The mystery name behind the Starbucks sign

BroadstreetsThe Starbucks Coffee at 334 Fifth Avenue, at 33rd Street, bit the dust earlier this year, reportedly a victim of the city’s insane commercial rents.

Now that the familiar green logo has been removed from the facade, the ghostly imprint of an older sign has come back into view.

Broadstreet’s, the faded outline reads on both sides of the corner storefront. But what was Broadstreet’s? It’s a mystery that needs solving.


A men’s clothing store chain called Broadstreet’s apparently existed in New York on Fifth Avenue from the 1940s to the 1960s, but this typeface doesn’t look like it goes back that far.

In any case, welcome back to Fifth Avenue, Broadstreet’s, albeit temporarily until a new retailer covers you up again.

Here’s another New York retail relic from the 1960s finally revealed when another Starbucks on Lexington Avenue closed up shop earlier this year.

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11 Responses to “The mystery name behind the Starbucks sign”

  1. Says:

    In the future, when you list an address, also list the cross streets, so we know exactly where it is located. thanks.

  2. ReadingOtherPeople Says:

    Reblogged this on Reading Other People.

  3. aspicco Says:

    The typeface for Broadstreet’s certainly could be from the 1960s… I am a graphic designer with 40+ years’ experience… 60s sure… 50s or 40s? nope… So maybe they updates the store image in the 60s

  4. ephemeralnewyork Says:

    I trust your expertise…thanks!

  5. Rob G. Says:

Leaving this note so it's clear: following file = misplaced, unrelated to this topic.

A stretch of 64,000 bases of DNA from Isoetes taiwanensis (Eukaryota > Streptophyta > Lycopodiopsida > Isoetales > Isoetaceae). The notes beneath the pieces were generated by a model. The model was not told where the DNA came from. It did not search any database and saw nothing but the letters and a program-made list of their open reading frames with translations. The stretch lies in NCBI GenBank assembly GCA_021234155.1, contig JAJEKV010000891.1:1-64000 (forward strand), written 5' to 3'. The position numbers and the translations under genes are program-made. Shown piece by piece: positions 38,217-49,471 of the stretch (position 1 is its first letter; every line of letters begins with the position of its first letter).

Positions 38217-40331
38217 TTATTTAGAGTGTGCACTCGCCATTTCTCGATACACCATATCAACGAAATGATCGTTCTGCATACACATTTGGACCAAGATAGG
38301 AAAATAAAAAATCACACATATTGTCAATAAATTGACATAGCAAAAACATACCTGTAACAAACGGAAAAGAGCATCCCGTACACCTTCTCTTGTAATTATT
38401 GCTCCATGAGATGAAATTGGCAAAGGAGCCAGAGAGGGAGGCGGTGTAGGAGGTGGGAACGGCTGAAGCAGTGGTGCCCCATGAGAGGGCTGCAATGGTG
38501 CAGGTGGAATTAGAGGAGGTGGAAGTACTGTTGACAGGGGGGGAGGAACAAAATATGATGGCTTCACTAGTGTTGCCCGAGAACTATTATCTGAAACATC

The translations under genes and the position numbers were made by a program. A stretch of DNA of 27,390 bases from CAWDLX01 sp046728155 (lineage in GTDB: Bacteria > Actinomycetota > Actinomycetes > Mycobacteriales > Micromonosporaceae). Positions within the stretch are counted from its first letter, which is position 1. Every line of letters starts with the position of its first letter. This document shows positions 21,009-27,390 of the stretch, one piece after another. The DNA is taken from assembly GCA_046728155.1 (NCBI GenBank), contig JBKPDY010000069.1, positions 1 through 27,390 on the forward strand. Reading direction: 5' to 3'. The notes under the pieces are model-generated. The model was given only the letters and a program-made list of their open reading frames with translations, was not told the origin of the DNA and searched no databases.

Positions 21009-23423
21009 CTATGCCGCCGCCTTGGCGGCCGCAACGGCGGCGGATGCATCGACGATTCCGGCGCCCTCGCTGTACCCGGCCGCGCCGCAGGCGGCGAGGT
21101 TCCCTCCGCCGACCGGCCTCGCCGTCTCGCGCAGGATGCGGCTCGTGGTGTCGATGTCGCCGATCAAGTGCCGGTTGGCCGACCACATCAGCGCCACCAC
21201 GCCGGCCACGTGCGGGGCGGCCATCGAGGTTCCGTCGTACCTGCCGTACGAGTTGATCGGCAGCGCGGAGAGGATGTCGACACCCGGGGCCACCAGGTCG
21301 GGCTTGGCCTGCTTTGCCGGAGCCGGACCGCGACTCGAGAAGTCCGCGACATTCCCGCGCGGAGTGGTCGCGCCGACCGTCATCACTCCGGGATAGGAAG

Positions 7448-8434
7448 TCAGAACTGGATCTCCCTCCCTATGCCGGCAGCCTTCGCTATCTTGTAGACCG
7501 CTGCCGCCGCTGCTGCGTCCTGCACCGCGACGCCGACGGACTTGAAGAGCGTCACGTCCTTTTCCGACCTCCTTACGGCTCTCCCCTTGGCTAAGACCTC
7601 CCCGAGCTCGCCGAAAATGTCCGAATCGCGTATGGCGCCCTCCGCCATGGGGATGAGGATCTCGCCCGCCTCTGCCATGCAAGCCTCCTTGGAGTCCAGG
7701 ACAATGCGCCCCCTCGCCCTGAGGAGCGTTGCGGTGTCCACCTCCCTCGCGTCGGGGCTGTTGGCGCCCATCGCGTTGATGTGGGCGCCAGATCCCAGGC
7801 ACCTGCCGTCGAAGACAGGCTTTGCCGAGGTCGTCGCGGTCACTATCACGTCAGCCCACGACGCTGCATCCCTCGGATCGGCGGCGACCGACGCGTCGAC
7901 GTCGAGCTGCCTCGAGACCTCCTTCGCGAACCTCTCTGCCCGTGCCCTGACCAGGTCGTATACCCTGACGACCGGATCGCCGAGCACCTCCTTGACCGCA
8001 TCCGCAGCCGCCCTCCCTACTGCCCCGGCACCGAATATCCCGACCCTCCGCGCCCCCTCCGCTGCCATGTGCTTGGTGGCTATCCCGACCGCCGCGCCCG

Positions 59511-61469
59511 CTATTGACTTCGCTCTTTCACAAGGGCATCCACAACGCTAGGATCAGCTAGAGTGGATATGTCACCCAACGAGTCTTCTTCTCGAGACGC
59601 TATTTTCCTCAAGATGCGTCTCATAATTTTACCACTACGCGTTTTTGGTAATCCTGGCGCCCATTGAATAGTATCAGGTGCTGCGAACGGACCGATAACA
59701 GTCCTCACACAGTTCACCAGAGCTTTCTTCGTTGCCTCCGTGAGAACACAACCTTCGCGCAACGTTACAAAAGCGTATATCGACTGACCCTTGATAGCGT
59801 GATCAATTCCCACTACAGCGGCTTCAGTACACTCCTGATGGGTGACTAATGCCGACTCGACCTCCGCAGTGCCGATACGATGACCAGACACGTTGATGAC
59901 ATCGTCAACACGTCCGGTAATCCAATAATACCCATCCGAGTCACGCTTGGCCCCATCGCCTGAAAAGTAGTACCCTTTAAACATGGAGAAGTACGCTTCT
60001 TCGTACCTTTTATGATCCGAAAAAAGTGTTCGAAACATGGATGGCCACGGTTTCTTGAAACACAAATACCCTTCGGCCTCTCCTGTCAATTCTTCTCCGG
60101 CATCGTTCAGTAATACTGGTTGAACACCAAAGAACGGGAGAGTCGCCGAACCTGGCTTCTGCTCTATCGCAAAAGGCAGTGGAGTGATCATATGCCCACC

This was definitely a branch of the men’s clothing store, which had its flagship store closer to Rockefeller Center on 5th and 47th. To slightly revise what aspicco said above, the typeface seems to have been in use by the chain in the mid-to-late 1950s, as evidenced by this photo of a store opening in Illinois in Spring 1957:

    (My apologies if the link doesn’t work correctly.)

  6. ephemeralnewyork Says:

    It works, and thank you for posting it! Mystery solved.

  7. JohnG Says:

    Broadstreet’s was sold to Botany Industries in 1957, which also owned famous NYC haberdasher Weber & Heilbroner – so from then on they were “sister companies.” Here is a link to a W&H sign from 1929 that uses a very similar font.
    Here is a reference on Broadstreets, it notes that Broadstreets at its peak had a dozen stores in NY and Chicago:
    Since they had a bunch of stores in NYC, and this was a prime location near Empire State Bldg and Penn Station, I would not be surprised if this was one of their locations; and that maybe the Botany family of stores used similar fonts for their signs.

  8. JohnG Says:

    Follow-up: I found a picture of that exact store at that location dated 1929! Sign looks different, but the font is the same. Thanks again to Getty Images:

  9. JohnG Says:

    Another shot from 1929, different angle:

  10. ephemeralnewyork Says:

    Very cool John G, thank you for sending those links!

  11. JohnG Says:

    One more link, this is a NYC tax photo from 1940 showing the ghost sign when it was new. Personally I liked the 1929 version better!;sort:borough%2Cblock%2Clot%2Czip_code;lc:NYCMA~5~5&mi=0&trs=1

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